Milk cars are a specialized type of railroad car intended to transport raw milk from collection points near dairy farms to a processing creamery. Some milk cars were intended for loading with multiple cans of milk, while others were designed with a single tank for bulk loading. Milk cars were often equipped with high-speed passenger trucks, passenger-type buffer plates, and train signal and steam lines seldom found on conventional refrigerator cars.
Milk has long been a staple food of agricultural societies. Fresh milk sours quickly if kept warm. Railways were used as early as 1840 to rapidly transport fresh milk from farms to cities. Early milk transport was in covered, tin-plated steel cans containing about 10 U.S. gallons (38 liters; 8.3 imperial gallons). Passenger trains typically offered the fastest service, so milk cans might have first been loaded into baggage cars. A farmer would adjust his herd milking schedule to have the milk cans filled shortly before scheduled arrival of the train. When multiple farmers required shipment, a separate car might be carried by the train specifically for milk cans; and that car could be delivered directly to the creamery to minimize time required for intermediate handling of the milk cans with other baggage. Once the handling advantages of a separate car were recognized, milk cars were built with insulation to reduce warming during transit and the milk cans might be packed in ice during warm weather. A few milk cars were built or retrofitted with mechanical refrigeration following World War II.
Tank cars for bulk loading
Increased availability of motor vehicles after World War I encouraged bulk transport of milk to minimize inefficient handling, washing and redistribution of milk cans. A standard 46.5 US quarts (44.0 L; 38.7 imp qt) milk can weighed 27 pounds (12 kg) and held 86 pounds (39 kg) of milk. Farmers needed two sets of milk cans so one might be filled while the other was at the dairy. Early milk cans had been soldered from three pieces, but they were later replaced by rolled and molded single-piece cans, which avoided uncleaned cracks in the solder joints. Milk tank cars were first made of glass-lined steel, and later of stainless steel. These tanks were often enclosed for insulation within a car body resembling a boxcar. These tank cars were usually filled with milk pre-cooled to 38 °F (3.3 °C) at a central collection point just prior to pickup by a milk train with a delivery schedule avoiding need for additional cooling during transit. Milk was shipped from Wisconsin to Florida as a test; and the temperature rose only a single degree (0.56 °C) during a trip lasting 101 hours.
Caspar Pfaudler invented a method of lining cast iron tanks with glass while working with the brewing industry. The first glass-lined tanks were built by the Dickson Manufacturing Company in 1887; and the Pure Food and Drug Act of 1906 increased use of the these tanks for milk products. The Boston and Maine Railroad (B&M) was using a milk car with glass-lined steel tanks in 1910. Pfaudler designed what became a standard milk car with two 3,000-US-gallon (11,000 L; 2,500 imp gal) tanks inside a closed car. Earlier cars featured a removable roof to replace damaged tanks, but the tanks proved durable enough to eliminate that feature from later production. Pfaudler cars included brine coils to cool the car at the creamery, and an electric stirring mechanism to keep butterfat distributed through the milk and minimize deposition on the interior of the tank. Stirring also helped maintain a uniform temperature throughout the tank.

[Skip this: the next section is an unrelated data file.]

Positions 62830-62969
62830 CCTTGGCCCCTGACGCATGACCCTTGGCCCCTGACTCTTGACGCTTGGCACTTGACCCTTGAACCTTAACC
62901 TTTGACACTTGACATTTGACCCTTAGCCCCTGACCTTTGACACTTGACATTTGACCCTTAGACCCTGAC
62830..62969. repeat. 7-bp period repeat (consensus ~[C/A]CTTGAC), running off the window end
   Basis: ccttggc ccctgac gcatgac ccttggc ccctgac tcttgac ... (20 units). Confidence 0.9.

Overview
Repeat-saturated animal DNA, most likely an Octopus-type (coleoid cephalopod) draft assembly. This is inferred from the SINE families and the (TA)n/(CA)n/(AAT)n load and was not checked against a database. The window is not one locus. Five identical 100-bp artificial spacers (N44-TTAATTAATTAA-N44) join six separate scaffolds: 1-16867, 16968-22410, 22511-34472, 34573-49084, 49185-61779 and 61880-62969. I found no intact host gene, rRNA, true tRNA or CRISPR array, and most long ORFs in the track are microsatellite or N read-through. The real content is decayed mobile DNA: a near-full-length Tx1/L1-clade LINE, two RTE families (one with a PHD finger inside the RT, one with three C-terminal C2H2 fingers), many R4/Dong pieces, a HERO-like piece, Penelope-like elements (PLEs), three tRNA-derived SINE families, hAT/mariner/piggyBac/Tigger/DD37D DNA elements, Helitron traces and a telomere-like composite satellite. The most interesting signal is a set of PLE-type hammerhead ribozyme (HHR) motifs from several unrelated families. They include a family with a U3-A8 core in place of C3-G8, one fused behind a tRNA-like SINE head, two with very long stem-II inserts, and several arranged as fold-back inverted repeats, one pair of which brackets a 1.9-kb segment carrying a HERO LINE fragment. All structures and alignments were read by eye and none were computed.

Peak use and decline
Large cities in the eastern United States encouraged nearby rural areas to specialize in production of milk, but milk cars were transporting milk up to 300 mi (483 km) by 1900. Railroads connecting these rural areas to cities scheduled daily milk trains (sometimes called milk runs) to pick up loaded milk cars from collection points along their route. These trains sometimes carried a mail car and a passenger car. Milk trains usually arrived at their destination cities in the late evening so the milk could be unloaded and processed for delivery the following morning. A returning train of empty milk cars departed the city in the early morning hours. These were often the last scheduled passenger trains serving those rural areas, and most milk was traveling in highway trucks by 1960. Rail transport of milk peaked in 1931 when the Official Railway Equipment Register listed 2174 railway-owned milk cars and 480 cars owned by shippers. Most railway-owned milk cars were made of wood; but the Erie Railroad built over two hundred steel cars in the 1930s, and fifty steel cars delivered to B&M in 1958 were the last milk cars built for United States railroads. The last fifteen were numbered 1900-1914, and equipped with gasoline-powered mechanical refrigeration to transport bottled milk as a unit train from Bellows Falls, Vermont to First National Stores in Somerville, Massachusetts. B&M cars numbered 1915-1934 were built without mechanical refrigeration and served as insulated boxcars when no longer needed for milk transport. After bottled milk loadings ended in 1964, B&M made the last United States delivery of bulk milk in August 1972 to Boston from Eagle Bridge, New York.
- Yungkurth, John D.Chuck (1986). "To market by rail: milk cars". Railroad Model Craftsman (Carstens Publications) (February): 89–97.
- Nehrich, John Model Railroader (January 1997) pp.100-103
- Yungkurth, John D.Chuck (1986). "To market by rail: privately-owned milk cars". Railroad Model Craftsman (Carstens Publications) (March): 85–93.